The Moral Perspective
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The Moral Perspective



Based upon material by L. Hinman

Based upon material by L. Hinman



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The Moral Perspective Presentation Transcript

  • 1. The Moral Point of View K.D. Borcoman Embellished from template by Hinman©
  • 2. Why Study Ethics?
    • Moral concerns are unavoidable in life.
    • Analogy: morality is a lot like nutrition.
      • Principal concern: health
      • The role of experts
      • Disagreement
  • 3. Ethics as an Ongoing Conversation
    • Professional discussions of ethical issues in journals.
    • We come back to ideas again and again, finding new meaning in them.
  • 4. Ethics and Morality
    • Morality: first-order set of beliefs and practices about how to live a good life
    • Ethics: a second-order, conscious reflection on the adequacy of our moral beliefs.
  • 5. Moral Health
    • The goal of ethical reflection is moral health.
    • Thus we seek to determine what will nourish our moral life and what will poison it.
  • 6. The Moral Point of View
    • What makes something a moral issue?
      • Content:
        • duties, rights, human welfare, suffering, character, etc.
      • Perspective:
        • impartial, compassionate, etc.
  • 7. Example: Cheating
    • Imagine a situation in which you see a classmate cheating. There are several elements from a moral point of view:
      • Some people are hurt by the cheating
      • There is deception in the situation
      • Cheating seems to be unfair to those who don’t cheat
      • There are conflicting values—honesty, loyalty, etc.
      • There are questions of character.
  • 8. The Language of Moral Concerns
    • Some philosophers have argued that moral issues are characterized by a particular kind of language—terms such as duty, obligation, right, and good.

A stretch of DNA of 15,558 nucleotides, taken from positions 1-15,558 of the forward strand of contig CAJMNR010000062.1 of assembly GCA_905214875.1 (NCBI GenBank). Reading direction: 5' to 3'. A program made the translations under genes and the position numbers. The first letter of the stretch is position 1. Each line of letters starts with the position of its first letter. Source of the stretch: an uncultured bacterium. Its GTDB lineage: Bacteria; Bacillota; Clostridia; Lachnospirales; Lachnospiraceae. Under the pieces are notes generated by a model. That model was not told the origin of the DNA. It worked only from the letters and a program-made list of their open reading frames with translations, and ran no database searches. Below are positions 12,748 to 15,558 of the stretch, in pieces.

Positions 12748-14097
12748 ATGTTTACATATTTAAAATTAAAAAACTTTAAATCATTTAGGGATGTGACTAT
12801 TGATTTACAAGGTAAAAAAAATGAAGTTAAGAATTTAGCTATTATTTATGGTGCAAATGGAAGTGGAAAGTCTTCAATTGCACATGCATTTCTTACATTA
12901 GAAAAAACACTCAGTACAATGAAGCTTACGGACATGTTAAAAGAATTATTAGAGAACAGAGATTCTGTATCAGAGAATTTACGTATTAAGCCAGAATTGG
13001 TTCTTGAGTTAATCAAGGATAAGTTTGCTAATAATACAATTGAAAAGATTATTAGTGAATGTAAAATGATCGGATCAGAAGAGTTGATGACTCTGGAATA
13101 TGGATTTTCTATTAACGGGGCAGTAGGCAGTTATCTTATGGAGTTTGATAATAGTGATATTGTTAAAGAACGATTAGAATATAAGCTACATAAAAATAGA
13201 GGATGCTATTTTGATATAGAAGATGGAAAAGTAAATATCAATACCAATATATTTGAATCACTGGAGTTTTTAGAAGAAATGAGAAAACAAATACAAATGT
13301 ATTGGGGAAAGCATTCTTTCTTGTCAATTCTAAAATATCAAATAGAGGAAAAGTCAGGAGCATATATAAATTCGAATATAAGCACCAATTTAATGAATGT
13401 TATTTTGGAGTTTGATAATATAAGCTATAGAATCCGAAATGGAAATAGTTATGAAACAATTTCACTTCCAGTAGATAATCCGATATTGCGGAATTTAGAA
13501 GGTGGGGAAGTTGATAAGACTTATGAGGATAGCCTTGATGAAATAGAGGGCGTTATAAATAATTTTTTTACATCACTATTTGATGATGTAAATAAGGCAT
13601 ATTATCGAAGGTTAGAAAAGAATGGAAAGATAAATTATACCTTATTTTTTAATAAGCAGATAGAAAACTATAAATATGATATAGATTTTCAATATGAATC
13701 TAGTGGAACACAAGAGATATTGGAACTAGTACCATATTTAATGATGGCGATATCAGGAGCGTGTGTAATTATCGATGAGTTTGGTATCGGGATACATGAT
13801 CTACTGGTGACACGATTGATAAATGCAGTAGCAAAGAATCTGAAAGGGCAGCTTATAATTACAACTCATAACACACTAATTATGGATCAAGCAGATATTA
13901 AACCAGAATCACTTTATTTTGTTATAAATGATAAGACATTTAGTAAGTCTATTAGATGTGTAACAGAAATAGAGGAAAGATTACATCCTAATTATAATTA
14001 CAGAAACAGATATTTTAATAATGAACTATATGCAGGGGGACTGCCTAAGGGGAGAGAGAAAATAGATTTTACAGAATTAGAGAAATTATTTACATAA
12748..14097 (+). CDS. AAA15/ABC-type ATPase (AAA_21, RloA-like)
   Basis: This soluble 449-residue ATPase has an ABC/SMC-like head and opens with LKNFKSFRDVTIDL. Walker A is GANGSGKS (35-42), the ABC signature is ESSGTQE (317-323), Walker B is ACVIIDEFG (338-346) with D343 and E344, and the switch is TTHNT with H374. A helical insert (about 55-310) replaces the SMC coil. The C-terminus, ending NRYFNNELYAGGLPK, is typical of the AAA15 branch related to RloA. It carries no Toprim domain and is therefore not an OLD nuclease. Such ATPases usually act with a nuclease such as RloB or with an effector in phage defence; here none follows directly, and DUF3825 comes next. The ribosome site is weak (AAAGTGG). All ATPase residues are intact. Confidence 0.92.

• 9. Impartiality
    • Many philosophers have argued that the moral point of view is characterized by impartiality, that is, I don’t give my own interest any special weight.
      • Immanuel Kant
      • John Stuart Mill
  • 10. Compassion
    • Other philosophers have seen the origin of the moral life to be in compassion, feeling for the suffering of other sentient beings.
    • Josiah Royce: “Such as that is for me, so is it for him, nothing less.”
  • 11. Universally Binding
    • Moral obligations, some philosophers maintain, are universally binding and that is what gives them their distinctive character.
    • Kant: morality is a matter of categorical imperatives.
      • Distinguish between hypothetical and categorical imperatives.
  • 12. Concern for Character
    • Philosophers from Aristotle onward have seen the primary focus of morality to be character.
    • Two questions:
      • What ought I to do? (Kant and Mill)
      • What kind of person ought I to be? (Aristotle)
  • 13. The Focus of Ethics
    • Ethics as the Evaluation of Other People’s Behavior
      • We are often eager to pass judgment on others
    • Ethics as the Search for Meaning and Value in Our Own Lives
  • 14. Ethics as the Evaluation of Other People’s Behavior
    • Ethics often used as a weapon
    • Hypocrisy
    • Possibility of knowing other people
    • The right to judge other people
    • The right to intervene
    • Judging and caring
  • 15. Ethics as the Search for Meaning and Value in Our Own Lives
    • Positive focus
    • Aims at discerning what is good
    • Emphasizes personal responsibility for one’s own life
  • 16. What to Expect from a Moral Theory
    • Functions of theory:
    • Describe
    • Explain
    • Give strength (Stockdale)
    • Prescribe
      • Open new possibilities
      • Wonder
  • 17. What to Expect from a Moral Theory, 2
    • What is ethics like?
    • Physics
      • Clear-cut, definitive answers
    • Engineering
      • Several possible ways of doing things, many ways that are wrong
  • 18. The Point of Ethical Reflection
    • Ethics as the evaluation of other people’s behavior
      • Sources of mistrust about moral judgments
        • Hypocrisy
        • Knowing other people
        • The right to judge
        • Judging and intervention
        • Judging and caring
    • Ethics as the search for the meaning of our own lives
  • 19. Conclusion: Ethics & Good Health
    • Ethics is like nutrition
      • One studies bodily health, the other moral health
      • Significant disagreement in both fields
      • Still there is a significant common ground.